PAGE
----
Senator Bob Hall, a Texas Republican, wants "clear and conspicuous labelling" on foods containing material from aborted human fetuses. He wants the labelling done irrespective of the fact that such products do not exist.
Hall has authored a law that proposes food and medicine to be labelled if it contained or was manufactured with human fetal tissue, or if it was the product of research that used such tissues. The bill described human fetal tissue as tissue, cells or organs obtained from an aborted unborn child.
It should be noted that there is no evidence that food companies use human cells in their products. A widely shared tweet in 2022 claimed that flavour enhancers made from aborted fetal tissue are being eaten without the knowledge of consumers. It said amounts of these flavour enhancers used in food products are below a certain threshold, so they don't need to be reported or safely-tested by the FDA. There was no truth to this.
And back in 2012, a bill introduced in the Oklahoma Legislature prohibited the manufacture or sale of food or products which use aborted human fetuses. This actually confused millions of people. This bill was also introduced by a Republican from Oklahoma City Senator Ralph Shortey. He claimed three companies in the food industry have used human stem cells to help them research and develop products, including artificial flavourings. "I don't know if it is happening in Oklahoma, it may be, it may not be. What I am saying is that if it does happen then we are not going to allow it to manufacture here," Shortey had said.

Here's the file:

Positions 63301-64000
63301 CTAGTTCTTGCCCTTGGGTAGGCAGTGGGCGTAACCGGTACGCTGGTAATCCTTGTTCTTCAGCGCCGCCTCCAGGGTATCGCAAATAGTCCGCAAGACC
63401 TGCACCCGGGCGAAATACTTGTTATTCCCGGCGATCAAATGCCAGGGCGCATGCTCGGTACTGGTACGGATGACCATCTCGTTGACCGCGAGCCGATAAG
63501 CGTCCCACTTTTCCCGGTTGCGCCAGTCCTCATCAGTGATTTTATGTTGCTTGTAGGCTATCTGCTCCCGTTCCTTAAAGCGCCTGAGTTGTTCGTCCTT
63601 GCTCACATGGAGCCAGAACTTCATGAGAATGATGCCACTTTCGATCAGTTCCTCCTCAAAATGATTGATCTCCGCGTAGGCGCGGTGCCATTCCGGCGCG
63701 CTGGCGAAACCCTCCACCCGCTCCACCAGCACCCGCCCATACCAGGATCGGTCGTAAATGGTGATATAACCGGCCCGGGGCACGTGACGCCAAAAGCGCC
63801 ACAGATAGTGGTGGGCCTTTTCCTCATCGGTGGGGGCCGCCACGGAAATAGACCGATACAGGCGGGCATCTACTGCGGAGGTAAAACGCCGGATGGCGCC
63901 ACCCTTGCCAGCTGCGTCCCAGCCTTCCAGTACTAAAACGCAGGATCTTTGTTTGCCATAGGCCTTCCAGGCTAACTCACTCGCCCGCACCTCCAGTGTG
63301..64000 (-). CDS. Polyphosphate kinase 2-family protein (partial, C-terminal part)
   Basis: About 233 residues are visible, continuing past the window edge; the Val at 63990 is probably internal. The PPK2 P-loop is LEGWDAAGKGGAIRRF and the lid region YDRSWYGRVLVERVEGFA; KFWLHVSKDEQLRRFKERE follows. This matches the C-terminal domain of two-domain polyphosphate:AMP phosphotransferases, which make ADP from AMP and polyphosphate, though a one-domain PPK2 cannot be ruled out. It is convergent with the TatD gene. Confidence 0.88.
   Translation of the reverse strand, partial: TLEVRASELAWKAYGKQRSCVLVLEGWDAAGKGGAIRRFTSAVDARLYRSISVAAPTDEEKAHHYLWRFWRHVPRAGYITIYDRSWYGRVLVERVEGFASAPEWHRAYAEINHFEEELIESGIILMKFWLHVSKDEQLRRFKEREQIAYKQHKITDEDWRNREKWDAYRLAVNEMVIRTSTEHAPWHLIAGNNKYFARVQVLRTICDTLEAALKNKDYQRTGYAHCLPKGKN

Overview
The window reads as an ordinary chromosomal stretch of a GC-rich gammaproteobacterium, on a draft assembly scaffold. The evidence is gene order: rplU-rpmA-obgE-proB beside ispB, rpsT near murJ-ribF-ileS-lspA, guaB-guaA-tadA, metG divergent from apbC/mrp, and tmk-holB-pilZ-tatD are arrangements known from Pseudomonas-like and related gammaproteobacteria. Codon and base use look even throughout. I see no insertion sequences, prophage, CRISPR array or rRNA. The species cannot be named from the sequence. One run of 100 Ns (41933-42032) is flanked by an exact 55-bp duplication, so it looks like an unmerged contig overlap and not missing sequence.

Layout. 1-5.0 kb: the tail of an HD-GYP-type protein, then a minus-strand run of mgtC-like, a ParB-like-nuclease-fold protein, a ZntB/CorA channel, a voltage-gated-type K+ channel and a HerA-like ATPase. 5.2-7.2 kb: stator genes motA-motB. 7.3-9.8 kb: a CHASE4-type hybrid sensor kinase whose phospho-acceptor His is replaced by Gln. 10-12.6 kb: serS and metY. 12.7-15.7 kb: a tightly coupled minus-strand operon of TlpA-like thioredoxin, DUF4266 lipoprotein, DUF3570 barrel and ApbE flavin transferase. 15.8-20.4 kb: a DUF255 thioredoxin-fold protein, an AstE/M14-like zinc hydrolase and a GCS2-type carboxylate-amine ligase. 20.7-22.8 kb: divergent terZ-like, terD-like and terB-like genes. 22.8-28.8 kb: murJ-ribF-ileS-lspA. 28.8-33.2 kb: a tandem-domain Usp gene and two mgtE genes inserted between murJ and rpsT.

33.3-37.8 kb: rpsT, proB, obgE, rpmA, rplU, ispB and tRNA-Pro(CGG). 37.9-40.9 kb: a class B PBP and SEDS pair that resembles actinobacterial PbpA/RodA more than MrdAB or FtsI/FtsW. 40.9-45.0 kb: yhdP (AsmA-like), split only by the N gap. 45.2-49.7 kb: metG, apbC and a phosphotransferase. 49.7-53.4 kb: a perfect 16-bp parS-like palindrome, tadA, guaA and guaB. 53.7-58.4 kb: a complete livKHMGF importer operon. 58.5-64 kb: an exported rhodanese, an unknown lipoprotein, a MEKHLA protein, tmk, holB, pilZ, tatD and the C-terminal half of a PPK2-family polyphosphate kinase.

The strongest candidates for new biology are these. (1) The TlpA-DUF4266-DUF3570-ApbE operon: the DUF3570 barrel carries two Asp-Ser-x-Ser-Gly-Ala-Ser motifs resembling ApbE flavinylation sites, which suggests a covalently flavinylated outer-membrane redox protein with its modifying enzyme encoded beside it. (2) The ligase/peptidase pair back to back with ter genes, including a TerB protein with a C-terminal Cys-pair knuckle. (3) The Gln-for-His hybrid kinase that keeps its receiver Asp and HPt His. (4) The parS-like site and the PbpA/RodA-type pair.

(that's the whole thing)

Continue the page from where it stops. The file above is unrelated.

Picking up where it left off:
People are Not Aware
Now, Hall believes many Texans are unknowingly consuming products that either contain human fetal parts, or were developed using human fetal parts. "While some may not be bothered by this, there are many Texans with religious or moral beliefs that would oppose consumption or use of these products," said a statement by his office.
The tissues, fetal parts that Hall is referring to may be HEK 293 cells. It stands for human embryonic kidney. Scientists have been using the HEK 293 embryonic cell line for various lab researches for more than 40 years. But this is not an ingredient of any food product or vaccine. There had also been "false claims" that this was used in food products by PepsiCo and Nestle. Controversies surrounding the use of HEK 293 goes back to 1970s when battles over abortion led state laws and federal regulations to curtail the use of aborted fetuses to cultivate fetal tissues and cell lines.
Hall said many of his constituents see using this cells as a matter of conscience and should be clearly disclosed. "A well-informed consumer can make whatever choice they decide on purchasing a product so long as they have all of the information in hand to make the choice."